Lincoln's Assassination

As the war drew to a close with the fall of Richmond on April 3, 1865, and Lee's surrender at Appomattox on April 9, there were Southern sympathizers who believed that the Confederacy could be restored. John Wilkes Booth held that belief, and it was the motive behind his plot to murder President Abraham Lincoln. On April 14, 1865, while watching the play Our American Cousin at Ford's Theater in Washington, D.C., with his wife, Mary, Lincoln was assassinated by Booth.

Lincoln's assassination deeply affected Abial Edwards. Edwards and the Twenty-ninth Maine were in the Shenandoah Valley when the war ended and news of the assassination reached them. In his letter to Anna on April 16, he described the shock and sadness that came with the news. He told her that nothing else was talked about among the soldiers, not even the Union's victory. In his letter, Edwards wrote that "revenge is in the cry of the army and by all." He told her that he hoped the kindness that their beloved president showed the Rebels was never shown to them again, because they had robbed the Union of their noble leader. Edwards, as did many other soldiers, felt it was unfortunate that Lincoln would not live to see the fruits of his labor and enjoy the Union victory.

When the Nineteenth Corps, of which the Twenty-ninth Maine Regiment was a part, moved camp to Washington, D.C., Edwards and the other soldiers saw Lincoln's funeral train, covered in crepe and decorated with flags.


Edwards described it as the gloomiest sight he had ever seen and simply stated that "it looked sad." In a letter to his sister Marcia on April 22, 1865, Edwards described how the entire city of Washington, D.C., was in mourning. He noted that the White House, War Department, Capitol, and every private and public house were trimmed with crepe. Flags were at half mast. In closing, he told Marcia that "everything and everybody is mourning."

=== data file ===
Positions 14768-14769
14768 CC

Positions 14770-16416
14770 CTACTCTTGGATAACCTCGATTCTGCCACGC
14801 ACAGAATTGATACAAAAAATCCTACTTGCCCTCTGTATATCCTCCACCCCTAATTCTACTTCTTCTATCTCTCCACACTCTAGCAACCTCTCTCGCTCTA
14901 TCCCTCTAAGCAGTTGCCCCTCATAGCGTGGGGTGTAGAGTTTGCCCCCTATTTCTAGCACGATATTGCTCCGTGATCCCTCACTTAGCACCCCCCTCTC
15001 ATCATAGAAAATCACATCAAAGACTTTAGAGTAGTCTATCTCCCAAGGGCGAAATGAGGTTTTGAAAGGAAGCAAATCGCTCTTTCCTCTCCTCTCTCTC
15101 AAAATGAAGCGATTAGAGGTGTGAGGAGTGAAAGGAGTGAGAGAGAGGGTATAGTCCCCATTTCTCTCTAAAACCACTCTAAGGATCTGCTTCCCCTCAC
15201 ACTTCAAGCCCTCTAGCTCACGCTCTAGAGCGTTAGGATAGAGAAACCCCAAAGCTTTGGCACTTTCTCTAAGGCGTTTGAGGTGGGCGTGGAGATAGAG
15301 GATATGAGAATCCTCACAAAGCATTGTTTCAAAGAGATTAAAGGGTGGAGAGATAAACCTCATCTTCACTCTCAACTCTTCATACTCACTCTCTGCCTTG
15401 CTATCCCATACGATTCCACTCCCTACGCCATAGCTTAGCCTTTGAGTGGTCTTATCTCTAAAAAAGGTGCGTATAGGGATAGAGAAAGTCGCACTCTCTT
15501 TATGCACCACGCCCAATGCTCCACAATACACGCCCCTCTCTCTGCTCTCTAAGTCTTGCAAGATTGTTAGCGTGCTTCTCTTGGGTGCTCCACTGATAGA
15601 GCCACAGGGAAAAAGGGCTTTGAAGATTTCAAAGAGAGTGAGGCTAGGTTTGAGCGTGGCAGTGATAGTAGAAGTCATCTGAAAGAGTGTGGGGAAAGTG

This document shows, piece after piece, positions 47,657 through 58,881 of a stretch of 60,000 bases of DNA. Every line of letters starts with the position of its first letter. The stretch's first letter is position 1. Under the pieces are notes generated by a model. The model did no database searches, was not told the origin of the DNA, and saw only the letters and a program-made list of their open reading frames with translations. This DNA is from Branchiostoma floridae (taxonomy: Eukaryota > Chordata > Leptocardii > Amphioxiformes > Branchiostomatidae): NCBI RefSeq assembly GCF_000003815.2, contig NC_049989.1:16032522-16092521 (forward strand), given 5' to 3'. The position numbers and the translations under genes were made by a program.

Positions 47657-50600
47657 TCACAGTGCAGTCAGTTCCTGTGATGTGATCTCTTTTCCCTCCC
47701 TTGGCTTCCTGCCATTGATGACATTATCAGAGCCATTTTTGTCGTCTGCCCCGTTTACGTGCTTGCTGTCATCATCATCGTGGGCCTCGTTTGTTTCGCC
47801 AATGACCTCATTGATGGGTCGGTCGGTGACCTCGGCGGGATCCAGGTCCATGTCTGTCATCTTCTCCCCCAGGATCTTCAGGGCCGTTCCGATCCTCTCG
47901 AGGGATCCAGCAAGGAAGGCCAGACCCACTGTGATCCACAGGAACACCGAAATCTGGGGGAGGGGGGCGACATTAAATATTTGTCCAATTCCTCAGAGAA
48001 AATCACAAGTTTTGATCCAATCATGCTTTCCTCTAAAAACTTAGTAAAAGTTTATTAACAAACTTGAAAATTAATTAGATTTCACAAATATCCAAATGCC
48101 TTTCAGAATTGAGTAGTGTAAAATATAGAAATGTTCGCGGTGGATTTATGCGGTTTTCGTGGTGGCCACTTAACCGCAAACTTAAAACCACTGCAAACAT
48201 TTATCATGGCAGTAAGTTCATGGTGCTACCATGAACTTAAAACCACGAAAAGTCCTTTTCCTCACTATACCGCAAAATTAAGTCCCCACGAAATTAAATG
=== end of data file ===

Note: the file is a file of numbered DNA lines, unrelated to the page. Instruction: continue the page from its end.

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Well-known American actor, vehemently opposed to abolition, and outraged at General Robert E. Lee's surrender on April 9, 1865. He shot President Lincoln in the head, while Lincoln was watching a play at Ford's Theatre. Booth escaped to Northern Virginia but was eventually found hiding in a barn. He was shot as he resisted surrender. The chair President Lincoln was sitting in when John Wilkes Booth shot him. The box President Lincoln was sitting in when John Wilkes Booth assassinated him. After shooting the President, Booth leapt from the balcony onto the stage, breaking his leg in the process. After President Lincoln's assassination, many types of memorabilia were published to mourn his death, including this memoriam card. View of President Lincoln's funeral catafalque, Albany, New York, on April 26, 1865. The United States flag flying at half-mast, and the post headquarters draped in bunting to honor President Lincoln after his assassination.